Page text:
The Irish Times view on Greece’s exit from the bailout: an important milestone
Reinvigorating the economy is essential if Greece is to avoid another lost decade of chronic debt and unemployment
Greece’s exit from its international bailout is a bittersweet moment – a time for serious reflection rather than jubilation. Millions of Greeks have suffered horribly in the crisis of the past decade, and these wounds will not heal overnight. Any temptation their leaders might have had to mark this week’s milestone with fanfare was also tempered by the dark national mood that followed the loss of so many lives in wildfires near Athens this month.
The fact that Greece can once again stand on its own feet after the biggest bailout in economic history – euro zone partners and the International Monetary Fund (IMF) lent Athens more than €260 billion – is naturally to be welcomed. In the depths of the debt crisis, the prospect of Greece spinning chaotically out of the single currency area was a near-constant concern. There were also fears for the future of its democracy. Those dangers were averted, and despite the political upheaval that has produced four governments over the course of the recession, the stability of democratic institutions has been maintained.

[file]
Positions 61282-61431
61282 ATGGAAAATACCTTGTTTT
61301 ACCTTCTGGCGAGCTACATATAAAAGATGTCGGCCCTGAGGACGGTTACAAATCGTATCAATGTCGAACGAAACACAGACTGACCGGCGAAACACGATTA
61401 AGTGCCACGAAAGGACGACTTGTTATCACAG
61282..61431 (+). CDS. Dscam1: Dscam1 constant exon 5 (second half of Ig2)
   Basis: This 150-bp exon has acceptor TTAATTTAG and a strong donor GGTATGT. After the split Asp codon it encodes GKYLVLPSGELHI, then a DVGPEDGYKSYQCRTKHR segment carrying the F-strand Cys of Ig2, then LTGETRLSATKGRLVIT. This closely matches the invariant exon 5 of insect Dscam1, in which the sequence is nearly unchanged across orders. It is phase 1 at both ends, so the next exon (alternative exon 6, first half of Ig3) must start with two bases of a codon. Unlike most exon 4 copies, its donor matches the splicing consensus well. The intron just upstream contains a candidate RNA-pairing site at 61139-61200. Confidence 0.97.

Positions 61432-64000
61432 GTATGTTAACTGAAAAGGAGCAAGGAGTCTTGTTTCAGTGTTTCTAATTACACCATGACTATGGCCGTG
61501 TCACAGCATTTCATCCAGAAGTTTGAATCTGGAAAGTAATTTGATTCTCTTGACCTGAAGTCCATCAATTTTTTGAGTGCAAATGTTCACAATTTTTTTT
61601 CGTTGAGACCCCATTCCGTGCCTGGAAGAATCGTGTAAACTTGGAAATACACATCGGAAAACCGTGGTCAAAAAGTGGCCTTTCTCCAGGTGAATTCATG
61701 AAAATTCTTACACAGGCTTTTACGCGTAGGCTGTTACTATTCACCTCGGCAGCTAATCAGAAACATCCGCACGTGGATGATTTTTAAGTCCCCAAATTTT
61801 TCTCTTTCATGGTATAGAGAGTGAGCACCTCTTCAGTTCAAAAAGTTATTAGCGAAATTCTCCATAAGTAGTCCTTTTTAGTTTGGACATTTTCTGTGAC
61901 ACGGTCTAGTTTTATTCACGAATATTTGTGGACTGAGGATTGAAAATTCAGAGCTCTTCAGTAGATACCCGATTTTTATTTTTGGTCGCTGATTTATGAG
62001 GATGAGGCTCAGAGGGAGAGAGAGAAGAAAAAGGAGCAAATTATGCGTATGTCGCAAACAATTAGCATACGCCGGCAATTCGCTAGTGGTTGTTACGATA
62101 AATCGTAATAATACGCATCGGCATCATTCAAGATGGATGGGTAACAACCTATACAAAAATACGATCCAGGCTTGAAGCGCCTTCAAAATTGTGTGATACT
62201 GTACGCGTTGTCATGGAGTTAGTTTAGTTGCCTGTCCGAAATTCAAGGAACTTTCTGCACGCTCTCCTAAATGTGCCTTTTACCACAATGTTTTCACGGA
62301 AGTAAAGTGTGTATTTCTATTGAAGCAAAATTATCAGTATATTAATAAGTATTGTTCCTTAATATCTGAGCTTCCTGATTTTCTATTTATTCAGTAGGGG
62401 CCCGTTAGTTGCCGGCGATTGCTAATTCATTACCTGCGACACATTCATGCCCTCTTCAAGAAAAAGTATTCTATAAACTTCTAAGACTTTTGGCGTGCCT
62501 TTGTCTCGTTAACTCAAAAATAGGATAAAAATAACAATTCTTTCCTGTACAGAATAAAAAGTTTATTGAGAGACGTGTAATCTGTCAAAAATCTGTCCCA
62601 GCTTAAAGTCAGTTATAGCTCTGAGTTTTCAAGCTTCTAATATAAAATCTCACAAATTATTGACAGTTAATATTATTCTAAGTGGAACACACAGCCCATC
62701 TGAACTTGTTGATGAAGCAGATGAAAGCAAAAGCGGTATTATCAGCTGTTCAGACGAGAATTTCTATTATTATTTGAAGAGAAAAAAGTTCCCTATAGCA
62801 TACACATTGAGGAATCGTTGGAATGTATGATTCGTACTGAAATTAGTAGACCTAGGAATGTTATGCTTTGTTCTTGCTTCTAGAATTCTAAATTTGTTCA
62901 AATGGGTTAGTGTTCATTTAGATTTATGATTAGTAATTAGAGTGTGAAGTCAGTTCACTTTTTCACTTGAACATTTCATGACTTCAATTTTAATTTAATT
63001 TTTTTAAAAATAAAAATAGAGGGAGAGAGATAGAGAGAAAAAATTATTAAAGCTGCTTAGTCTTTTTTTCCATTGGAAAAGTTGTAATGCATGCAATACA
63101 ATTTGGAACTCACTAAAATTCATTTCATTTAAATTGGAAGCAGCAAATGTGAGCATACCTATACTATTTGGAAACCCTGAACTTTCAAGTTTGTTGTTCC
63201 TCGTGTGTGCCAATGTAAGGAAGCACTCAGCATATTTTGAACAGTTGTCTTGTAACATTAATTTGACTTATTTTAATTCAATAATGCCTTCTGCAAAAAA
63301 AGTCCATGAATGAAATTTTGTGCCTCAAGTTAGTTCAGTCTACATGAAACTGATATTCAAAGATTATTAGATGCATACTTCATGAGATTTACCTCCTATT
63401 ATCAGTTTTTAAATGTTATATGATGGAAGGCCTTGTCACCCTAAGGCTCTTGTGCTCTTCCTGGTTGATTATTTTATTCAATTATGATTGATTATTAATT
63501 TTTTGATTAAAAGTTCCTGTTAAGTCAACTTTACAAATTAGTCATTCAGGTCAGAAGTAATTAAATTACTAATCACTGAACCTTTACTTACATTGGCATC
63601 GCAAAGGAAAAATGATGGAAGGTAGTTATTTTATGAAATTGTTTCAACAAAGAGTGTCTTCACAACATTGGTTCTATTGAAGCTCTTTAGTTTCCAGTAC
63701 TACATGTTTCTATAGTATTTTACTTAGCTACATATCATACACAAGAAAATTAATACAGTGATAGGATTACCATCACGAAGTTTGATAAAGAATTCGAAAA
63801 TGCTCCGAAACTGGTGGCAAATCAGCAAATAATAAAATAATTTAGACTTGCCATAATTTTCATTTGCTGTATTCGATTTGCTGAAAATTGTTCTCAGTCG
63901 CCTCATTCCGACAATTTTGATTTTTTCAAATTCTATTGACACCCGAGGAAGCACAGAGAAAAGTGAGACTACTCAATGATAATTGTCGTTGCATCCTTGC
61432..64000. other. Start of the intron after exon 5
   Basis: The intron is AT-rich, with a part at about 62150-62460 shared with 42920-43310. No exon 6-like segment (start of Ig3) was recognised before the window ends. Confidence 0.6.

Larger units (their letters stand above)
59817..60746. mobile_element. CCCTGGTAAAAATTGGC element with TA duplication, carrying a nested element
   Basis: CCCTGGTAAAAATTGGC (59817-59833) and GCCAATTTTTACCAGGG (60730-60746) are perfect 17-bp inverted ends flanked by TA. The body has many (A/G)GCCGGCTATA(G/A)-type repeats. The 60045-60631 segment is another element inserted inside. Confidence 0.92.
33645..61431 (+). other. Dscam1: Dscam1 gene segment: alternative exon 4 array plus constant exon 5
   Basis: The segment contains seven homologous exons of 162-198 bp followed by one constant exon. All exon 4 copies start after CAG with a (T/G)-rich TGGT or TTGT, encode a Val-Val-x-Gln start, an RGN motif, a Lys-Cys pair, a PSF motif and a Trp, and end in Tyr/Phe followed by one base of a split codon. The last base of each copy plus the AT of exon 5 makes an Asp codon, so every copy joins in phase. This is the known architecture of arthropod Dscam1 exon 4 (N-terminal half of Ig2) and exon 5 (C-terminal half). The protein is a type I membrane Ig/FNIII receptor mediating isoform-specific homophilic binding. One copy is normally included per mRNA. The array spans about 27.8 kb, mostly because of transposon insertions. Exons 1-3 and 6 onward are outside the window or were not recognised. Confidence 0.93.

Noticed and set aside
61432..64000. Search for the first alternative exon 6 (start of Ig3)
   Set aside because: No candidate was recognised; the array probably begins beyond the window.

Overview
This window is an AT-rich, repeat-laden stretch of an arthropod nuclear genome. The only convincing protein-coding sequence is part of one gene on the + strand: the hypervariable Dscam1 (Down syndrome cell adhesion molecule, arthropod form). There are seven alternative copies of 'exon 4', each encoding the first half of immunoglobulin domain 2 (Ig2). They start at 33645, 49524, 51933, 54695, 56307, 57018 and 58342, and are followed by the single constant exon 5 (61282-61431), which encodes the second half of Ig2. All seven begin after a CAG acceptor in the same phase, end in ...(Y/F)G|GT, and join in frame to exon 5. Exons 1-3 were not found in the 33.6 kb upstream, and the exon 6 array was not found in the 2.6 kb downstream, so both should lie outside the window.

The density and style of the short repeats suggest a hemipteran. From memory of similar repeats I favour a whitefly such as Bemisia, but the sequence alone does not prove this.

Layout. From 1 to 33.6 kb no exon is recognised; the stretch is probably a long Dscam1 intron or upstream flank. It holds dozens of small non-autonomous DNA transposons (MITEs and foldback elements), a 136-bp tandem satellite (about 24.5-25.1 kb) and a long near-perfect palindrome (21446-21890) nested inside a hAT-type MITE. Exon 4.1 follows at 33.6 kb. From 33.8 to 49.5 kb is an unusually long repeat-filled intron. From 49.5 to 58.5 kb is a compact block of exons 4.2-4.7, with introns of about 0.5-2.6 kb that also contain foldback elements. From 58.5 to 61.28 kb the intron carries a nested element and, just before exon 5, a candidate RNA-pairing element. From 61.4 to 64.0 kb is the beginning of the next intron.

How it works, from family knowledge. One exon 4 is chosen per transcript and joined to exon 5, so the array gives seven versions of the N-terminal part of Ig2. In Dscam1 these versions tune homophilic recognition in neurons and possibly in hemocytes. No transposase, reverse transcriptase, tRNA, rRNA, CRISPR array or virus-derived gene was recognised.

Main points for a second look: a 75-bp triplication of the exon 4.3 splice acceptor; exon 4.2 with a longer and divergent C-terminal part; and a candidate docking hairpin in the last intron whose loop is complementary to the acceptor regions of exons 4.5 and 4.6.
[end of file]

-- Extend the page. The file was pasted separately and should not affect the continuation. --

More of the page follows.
Yet none of this should obscure the scale of the challenges Greece still faces. The economy has shrunk by a quarter since 2010, and unemployment remains extremely high at just under 20 per cent. Half a million Greeks have emigrated, robbing the country of some of its best and brightest. Across the board, living standards, wages, pensions and life satisfaction have fallen. Poverty levels have shot up, as has public disaffection. The political extremes – most alarmingly, the far-right thugs of Golden Dawn – have been among the beneficiaries.
The big question facing the left-wing Syriza-led government is how to get the economy growing again. Structural weaknesses, high public debt and chronic unemployment, together with a pledge to hit ambitious primary budget surplus targets – 3.5 per cent of GDP in 2018-22 and 2 per cent of GDP in 2023-2060 – will make this very difficult to achieve. But reinvigorating the economy is essential if Greece is to avoid another lost decade of chronic debt and unemployment.